Anselmo Moreno increases 118lb reign by retiring David de la Mora with straight shots and defensive skill

22 Apr

Robert Delgado – Los Angeles

Anselmo Moreno made a tenth successful defence of his ‘Super’ WBA bantamweight world championship at the expense of an uninspired David de la Mora at the Don Haskins Convention Center in El Paso, Texas on Saturday, April 21. Moreno’s peerless style confounded de la Mora, who failed to change his approach and succumbed to two knockdowns prior to retiring in the ninth round. In total, Moreno’s success rate was an astonishing 52 percent.

Direct link to article.

Delgado’s scorecard

Round 1 2 3 4 5 6 7 8 9 10 11 12
Moreno
10 10 10 10 10 10 10 10

de la Mora
9 8 9
9 9 8 9 9

Official verdict: Moreno by way of ninth round RTD.

A defensive wizard and a master at keeping himself out of harm’s way, evasive maneuverer Anselmo Moreno boxed positively in the opener, loading up on body jabs, straight left hands a and counter-attacks. Following his past victory over Vic Darchinyan, Moreno attracted analogies to Pernell Whitaker due to his defensive acumen and that attribute was highlighted in the opening stanza as de la Mora was restricted to landing just one shot out of 21 thrown.

In round two, Moreno was in complete control, even going so far as to hurt de la Mora with a hook shot to the temple which forced de la Mora to take a knee, followed by a punishing body blow. Showing dangerous signs he was capitulating, de la Mora was backed into a neutral corner midway through round three as Moreno peppered him with shots. In the blink of an eye, de la Mora flipped Moreno and became the aggressor, bombarding Moreno with an accumulation of shots. Moments later, de la Mora punched Moreno through the ropes but, on hindsight, it appeared to be more of a push as Moreno was dipping under a punch and was thus no knockdown.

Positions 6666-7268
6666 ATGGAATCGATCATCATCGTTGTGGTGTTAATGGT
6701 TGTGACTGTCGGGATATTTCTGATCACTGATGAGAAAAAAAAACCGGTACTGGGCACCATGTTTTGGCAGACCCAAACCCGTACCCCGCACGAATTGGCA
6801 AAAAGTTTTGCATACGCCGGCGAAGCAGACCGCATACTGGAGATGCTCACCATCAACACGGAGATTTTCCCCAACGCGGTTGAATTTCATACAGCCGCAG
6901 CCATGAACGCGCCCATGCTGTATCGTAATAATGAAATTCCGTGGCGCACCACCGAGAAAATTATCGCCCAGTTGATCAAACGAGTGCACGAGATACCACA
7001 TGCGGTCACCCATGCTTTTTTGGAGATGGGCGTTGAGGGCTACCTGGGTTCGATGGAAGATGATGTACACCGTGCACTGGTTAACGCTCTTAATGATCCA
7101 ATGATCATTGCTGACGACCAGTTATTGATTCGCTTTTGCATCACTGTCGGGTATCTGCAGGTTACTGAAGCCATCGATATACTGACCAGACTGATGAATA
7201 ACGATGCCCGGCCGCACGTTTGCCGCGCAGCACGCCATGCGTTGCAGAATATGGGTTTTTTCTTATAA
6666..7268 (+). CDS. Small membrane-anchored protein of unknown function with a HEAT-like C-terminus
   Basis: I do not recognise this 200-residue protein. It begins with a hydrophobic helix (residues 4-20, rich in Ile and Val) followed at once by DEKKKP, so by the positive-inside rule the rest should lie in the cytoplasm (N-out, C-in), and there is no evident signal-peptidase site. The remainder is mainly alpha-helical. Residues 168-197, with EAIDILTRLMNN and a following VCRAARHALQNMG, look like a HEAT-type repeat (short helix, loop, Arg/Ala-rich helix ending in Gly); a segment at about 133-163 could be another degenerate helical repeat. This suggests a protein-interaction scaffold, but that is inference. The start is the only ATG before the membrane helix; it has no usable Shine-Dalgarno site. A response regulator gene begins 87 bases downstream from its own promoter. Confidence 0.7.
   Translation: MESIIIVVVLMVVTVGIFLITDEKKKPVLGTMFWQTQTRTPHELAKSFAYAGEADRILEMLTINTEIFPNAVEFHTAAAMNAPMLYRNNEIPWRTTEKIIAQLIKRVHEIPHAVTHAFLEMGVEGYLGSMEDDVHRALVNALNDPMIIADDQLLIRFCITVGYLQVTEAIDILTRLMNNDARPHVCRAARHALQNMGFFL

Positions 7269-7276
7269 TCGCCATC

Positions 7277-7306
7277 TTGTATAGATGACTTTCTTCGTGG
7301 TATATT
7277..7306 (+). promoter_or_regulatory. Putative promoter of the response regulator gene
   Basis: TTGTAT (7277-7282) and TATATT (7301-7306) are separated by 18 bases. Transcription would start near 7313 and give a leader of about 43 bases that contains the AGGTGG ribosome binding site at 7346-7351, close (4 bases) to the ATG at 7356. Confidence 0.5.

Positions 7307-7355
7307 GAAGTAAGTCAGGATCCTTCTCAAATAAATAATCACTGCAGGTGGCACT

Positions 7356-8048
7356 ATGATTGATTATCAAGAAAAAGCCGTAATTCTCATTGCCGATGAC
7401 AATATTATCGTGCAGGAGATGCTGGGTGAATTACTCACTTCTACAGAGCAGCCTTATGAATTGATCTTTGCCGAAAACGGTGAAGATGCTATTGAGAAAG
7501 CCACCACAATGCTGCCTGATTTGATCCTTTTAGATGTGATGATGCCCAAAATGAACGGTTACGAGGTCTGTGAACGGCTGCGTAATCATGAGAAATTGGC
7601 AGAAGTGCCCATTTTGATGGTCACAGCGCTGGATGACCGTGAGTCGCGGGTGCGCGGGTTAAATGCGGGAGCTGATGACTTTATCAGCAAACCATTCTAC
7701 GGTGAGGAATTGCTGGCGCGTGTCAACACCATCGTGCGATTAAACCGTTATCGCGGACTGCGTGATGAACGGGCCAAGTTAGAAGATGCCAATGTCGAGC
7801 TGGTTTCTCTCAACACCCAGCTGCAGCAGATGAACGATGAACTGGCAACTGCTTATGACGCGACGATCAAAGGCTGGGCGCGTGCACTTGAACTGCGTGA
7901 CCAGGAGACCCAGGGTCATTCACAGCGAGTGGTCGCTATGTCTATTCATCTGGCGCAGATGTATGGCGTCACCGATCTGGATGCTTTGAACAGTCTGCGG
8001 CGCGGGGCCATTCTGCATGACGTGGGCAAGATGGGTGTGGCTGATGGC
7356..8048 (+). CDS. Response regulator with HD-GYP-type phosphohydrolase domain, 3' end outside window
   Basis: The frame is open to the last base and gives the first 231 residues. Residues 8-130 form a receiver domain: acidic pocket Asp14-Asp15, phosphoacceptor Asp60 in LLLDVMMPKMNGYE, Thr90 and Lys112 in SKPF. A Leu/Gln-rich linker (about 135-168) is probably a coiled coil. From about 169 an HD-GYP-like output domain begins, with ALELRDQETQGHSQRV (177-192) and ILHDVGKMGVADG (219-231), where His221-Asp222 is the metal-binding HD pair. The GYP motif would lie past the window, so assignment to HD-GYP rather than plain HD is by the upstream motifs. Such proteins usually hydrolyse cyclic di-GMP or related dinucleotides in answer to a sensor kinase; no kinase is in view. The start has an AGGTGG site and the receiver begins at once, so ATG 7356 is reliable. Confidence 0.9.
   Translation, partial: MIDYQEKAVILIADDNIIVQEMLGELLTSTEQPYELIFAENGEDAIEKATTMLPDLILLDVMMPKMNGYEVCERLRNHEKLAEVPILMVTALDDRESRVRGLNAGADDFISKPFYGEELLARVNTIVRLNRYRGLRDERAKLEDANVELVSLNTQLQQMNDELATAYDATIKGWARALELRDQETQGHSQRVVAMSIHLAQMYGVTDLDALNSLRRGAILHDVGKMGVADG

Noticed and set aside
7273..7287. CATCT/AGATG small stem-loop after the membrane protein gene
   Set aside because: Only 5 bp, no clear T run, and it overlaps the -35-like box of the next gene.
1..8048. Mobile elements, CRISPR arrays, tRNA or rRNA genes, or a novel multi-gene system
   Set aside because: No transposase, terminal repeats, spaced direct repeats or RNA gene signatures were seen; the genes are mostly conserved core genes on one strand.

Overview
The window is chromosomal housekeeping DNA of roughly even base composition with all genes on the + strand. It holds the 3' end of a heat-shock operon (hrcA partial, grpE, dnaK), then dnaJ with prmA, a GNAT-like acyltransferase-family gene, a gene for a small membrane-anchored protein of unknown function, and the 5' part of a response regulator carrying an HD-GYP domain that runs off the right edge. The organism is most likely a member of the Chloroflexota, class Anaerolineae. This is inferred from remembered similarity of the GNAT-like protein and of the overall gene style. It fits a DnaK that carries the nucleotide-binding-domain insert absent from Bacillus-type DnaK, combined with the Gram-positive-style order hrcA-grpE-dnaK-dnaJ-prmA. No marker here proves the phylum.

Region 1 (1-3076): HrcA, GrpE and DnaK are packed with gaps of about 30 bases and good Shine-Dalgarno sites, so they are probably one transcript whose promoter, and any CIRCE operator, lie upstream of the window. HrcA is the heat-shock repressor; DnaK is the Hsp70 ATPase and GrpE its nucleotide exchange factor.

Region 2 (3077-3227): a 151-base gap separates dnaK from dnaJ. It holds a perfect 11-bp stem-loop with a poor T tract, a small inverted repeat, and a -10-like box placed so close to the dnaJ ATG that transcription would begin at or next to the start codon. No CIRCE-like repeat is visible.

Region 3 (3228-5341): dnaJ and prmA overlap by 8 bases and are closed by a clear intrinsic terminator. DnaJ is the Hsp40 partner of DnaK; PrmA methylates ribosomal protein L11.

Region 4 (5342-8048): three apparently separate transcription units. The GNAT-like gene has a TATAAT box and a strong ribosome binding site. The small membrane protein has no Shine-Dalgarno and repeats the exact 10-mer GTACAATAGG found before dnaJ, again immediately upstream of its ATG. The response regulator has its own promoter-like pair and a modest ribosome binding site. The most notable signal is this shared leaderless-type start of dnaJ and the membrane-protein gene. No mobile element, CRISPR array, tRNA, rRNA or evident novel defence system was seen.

In the second quarter of the 12 round championship contest, de la Mora’s game-plan was too predictable as he did not adapt in his attempt to negate Moreno’s impenetrable boxing style. De la Mora was also all too often trapped against the ropes, which was precisely where he needed to stick his opponent and not loiter there himself. De la Mora was also regarded, pre-fight, to be the likely attacker but it was Moreno was out-landing the challenger by a ratio of 3:1. Into the sixth, Moreno scored his second knockdown of the night with a right hook to the jaw and left straight to the solar plexus combination. This, after almost twisting his ankle or knee falling over de la Mora’s leg.

Moreno was boxing with a greater confidence in round seven and round eight in particular as it dawned on him, against de la Mora, who he could just do what he wanted. The last meaningful punch scored was a big time left that thudded into de la Mora’s skull. The shut out was so convincing that de la Mora realised there was no coming back for him, withdrew from combat and so, with only ten seconds of round nine completed… Moreno had retired his man.

“I won this fight because of the work the team and I did in Panama,” said Moreno to Showtime after the official announcement of his victory. He then added that his career is in the hands of his management, whether they think a stylistically mouth-watering match-up with Nonito Donaire could be booked at super bantamweight later in the year or early 2013.

“It’s up to my representative who I fight next, if I get Donaire. I also want to see Sergio Martinez versus Julio Cesar Chavez Jr.”

Moreno rose to 33-1-1, 12ko with the win.

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